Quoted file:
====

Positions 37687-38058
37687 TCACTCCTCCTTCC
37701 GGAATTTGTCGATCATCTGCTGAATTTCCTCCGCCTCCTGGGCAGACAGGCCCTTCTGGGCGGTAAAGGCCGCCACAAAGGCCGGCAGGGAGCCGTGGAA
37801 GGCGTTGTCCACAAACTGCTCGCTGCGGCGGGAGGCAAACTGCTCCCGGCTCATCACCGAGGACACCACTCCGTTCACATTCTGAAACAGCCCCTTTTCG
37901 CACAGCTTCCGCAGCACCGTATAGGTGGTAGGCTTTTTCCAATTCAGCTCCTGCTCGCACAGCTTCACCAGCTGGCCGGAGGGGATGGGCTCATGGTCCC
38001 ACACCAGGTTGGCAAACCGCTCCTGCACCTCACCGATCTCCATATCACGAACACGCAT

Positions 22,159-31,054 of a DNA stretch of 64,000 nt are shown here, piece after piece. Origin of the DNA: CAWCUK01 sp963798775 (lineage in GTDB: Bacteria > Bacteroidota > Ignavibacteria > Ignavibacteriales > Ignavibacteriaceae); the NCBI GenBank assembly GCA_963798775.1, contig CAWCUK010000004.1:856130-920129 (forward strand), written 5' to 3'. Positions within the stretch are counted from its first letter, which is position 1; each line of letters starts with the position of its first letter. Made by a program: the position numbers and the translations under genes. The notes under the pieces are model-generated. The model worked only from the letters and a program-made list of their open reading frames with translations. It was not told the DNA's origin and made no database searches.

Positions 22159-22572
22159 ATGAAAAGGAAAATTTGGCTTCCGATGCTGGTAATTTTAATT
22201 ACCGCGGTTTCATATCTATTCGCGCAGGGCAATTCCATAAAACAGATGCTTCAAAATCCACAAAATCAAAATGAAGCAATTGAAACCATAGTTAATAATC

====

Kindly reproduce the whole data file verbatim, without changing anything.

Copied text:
Positions 37687-38058
37687 TCACTCCTCCTTCC
37701 GGAATTTGTCGATCATCTGCTGAATTTCCTCCGCCTCCTGGGCAGACAGGCCCTTCTGGGCGGTAAAGGCCGCCACAAAGGCCGGCAGGGAGCCGTGGAA
37801 GGCGTTGTCCACAAACTGCTCGCTGCGGCGGGAGGCAAACTGCTCCCGGCTCATCACCGAGGACACCACTCCGTTCACATTCTGAAACAGCCCCTTTTCG
37901 CACAGCTTCCGCAGCACCGTATAGGTGGTAGGCTTTTTCCAATTCAGCTCCTGCTCGCACAGCTTCACCAGCTGGCCGGAGGGGATGGGCTCATGGTCCC
38001 ACACCAGGTTGGCAAACCGCTCCTGCACCTCACCGATCTCCATATCACGAACACGCAT

Positions 22,159-31,054 of a DNA stretch of 64,000 nt are shown here, piece after piece. Origin of the DNA: CAWCUK01 sp963798775 (lineage in GTDB: Bacteria > Bacteroidota > Ignavibacteria > Ignavibacteriales > Ignavibacteriaceae); the NCBI GenBank assembly GCA_963798775.1, contig CAWCUK010000004.1:856130-920129 (forward strand), written 5' to 3'. Positions within the stretch are counted from its first letter, which is position 1; each line of letters starts with the position of its first letter. Made by a program: the position numbers and the translations under genes. The notes under the pieces are model-generated. The model worked only from the letters and a program-made list of their open reading frames with translations. It was not told the DNA's origin and made no database searches.

Positions 22159-22572
22159 ATGAAAAGGAAAATTTGGCTTCCGATGCTGGTAATTTTAATT
22201 ACCGCGGTTTCATATCTATTCGCGCAGGGCAATTCCATAAAACAGATGCTTCAAAATCCACAAAATCAAAATGAAGCAATTGAAACCATAGTTAATAATC